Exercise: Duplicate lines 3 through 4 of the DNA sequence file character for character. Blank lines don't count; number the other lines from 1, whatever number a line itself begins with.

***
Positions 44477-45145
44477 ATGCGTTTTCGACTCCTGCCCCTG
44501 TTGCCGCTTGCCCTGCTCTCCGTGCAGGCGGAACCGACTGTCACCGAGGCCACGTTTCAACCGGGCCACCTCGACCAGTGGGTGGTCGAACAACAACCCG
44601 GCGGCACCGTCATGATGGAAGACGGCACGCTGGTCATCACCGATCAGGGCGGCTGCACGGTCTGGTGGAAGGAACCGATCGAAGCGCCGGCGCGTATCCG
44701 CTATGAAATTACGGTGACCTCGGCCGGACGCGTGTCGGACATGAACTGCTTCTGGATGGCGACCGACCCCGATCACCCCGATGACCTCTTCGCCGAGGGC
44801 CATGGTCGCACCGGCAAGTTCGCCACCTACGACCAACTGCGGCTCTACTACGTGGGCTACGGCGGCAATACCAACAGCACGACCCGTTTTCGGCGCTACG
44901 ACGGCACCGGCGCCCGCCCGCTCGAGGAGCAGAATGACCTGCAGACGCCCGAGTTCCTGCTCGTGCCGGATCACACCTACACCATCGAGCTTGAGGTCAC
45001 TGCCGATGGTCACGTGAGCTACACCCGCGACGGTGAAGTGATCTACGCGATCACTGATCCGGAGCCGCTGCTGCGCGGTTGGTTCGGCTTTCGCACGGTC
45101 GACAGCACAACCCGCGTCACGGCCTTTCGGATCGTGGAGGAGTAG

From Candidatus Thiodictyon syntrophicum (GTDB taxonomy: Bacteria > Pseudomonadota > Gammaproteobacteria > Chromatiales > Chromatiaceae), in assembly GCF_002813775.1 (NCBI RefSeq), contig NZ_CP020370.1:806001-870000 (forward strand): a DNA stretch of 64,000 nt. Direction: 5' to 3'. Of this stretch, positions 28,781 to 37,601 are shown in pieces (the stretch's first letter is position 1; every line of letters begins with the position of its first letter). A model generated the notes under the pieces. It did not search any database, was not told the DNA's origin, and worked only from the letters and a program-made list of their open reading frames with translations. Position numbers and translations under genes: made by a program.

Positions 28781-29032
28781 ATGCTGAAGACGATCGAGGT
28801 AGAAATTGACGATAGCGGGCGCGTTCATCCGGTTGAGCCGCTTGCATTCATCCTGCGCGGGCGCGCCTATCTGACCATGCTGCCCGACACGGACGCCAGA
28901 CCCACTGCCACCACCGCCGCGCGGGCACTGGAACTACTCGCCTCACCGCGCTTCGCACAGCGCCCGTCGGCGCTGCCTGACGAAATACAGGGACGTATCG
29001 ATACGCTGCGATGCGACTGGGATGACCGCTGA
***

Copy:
44501 TTGCCGCTTGCCCTGCTCTCCGTGCAGGCGGAACCGACTGTCACCGAGGCCACGTTTCAACCGGGCCACCTCGACCAGTGGGTGGTCGAACAACAACCCG
44601 GCGGCACCGTCATGATGGAAGACGGCACGCTGGTCATCACCGATCAGGGCGGCTGCACGGTCTGGTGGAAGGAACCGATCGAAGCGCCGGCGCGTATCCG